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Re: Existing Buildings

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Gary, what area are you in? California? Where I am it is usually much more lax about this type of thing and it is often left to the engineer's discretion.
 
What you are saying makes sense in that you should at least have to prove what you are doing to the building official and part of this may be current code/standard compliance. I still don't know the IEBC's take on this but the gist of it all seems that there is a provision in the chapter 34 of the IBC that says something to the effect that you can use other ways to justify the structure under increased loading as long as your method meets the intended safety of the IBC and its referenced standards. And the building official's idea of equivalent safety is the key unknown in the whole situation and he might decide you should have to meet any number of requirements to qualify for this vague provision. And as you stated, part of that may be current code compliance.
 

 
On 1/11/07, Gary Loomis <gloomis(--nospam--at)masterengineersinc.com> wrote:
Based on my experience, the local building inspector will need to approve the method of qualifying the structure.  There are different methods to qualify the structure that include analysis and load test.  If the structure was built in the 1900s, there were building codes governing the design of the structure.  As a minimum, we use the building code in effect when the building was constructed to qualify by analysis.  ACI 318 permits load tests and we have used load tests to qualify the structure.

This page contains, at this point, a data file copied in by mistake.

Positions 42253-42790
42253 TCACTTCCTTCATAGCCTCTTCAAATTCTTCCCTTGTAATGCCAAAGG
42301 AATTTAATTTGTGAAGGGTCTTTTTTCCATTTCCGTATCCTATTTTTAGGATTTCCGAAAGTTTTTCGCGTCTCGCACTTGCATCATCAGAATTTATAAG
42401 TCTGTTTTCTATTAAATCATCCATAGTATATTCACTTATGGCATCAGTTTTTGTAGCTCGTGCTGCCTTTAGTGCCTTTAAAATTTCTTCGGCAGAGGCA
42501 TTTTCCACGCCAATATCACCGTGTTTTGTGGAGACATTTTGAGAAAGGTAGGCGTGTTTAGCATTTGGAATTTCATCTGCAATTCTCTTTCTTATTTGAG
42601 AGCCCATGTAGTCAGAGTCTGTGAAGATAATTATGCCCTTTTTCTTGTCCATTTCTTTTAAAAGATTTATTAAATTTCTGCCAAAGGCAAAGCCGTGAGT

IBC has a building code for existing buildings.  Also, see ASCE 11-99, Guideline for Structural Condition Assessment of Existing Buildings.

Concrete cores and rebar testing to determine material strengths are used in the analysis to qualify the structure.

We do not disregard the building codes.  The local building inspector will probably not allow this either.  Our insurance carrier would probably not provide coverage if we neglected industry codes and standards.  Disregard of codes is not in the best interest of the public - in my opinion.

Gary Loomis, PE

We have done some additions to existing buildings and checked adequacy of floors for increases in loadings many times before. But I always checked the existing building's original structural drawings against current codes when making decisions, along with conducting some site visits for some verification of construction.

Today I got into a discussion with an engineer that has done a lot of rehab work. He states that since there is no existing building code, you can use whatever analysis and design methods you choose (obviously you should still meet statics) and that no codes apply. The only provisions in the IBC are in chapter 34 which he said has a provision that allows you to completely diregard the building codes and standards that are intended for new buildings when looking into the capacity of an existing building.

For instance, if there is an existing flat plate reinforced concrete slab that is being analyzed to carry up to 50% more capacity than it was originally designed for under ACI 318. If enough cores are taken to justify the actual concrete strength, the existing reinforcing strength is  known, and the locations of all the rebar are verified you can completely disregard ACI 318 and use whatever redistribution of moments is required to get the slab to work, disregard all ACI's phi factors, and use tension rings or whatever other method you can come up with to show that the slab works.

Does anyone here have experience in checking the capacity of existing designs in this manner, with total disregard to the building codes? Is this typical practice when substantial verifications of the existing construction can be accomplished?



Will Haynes, P.E.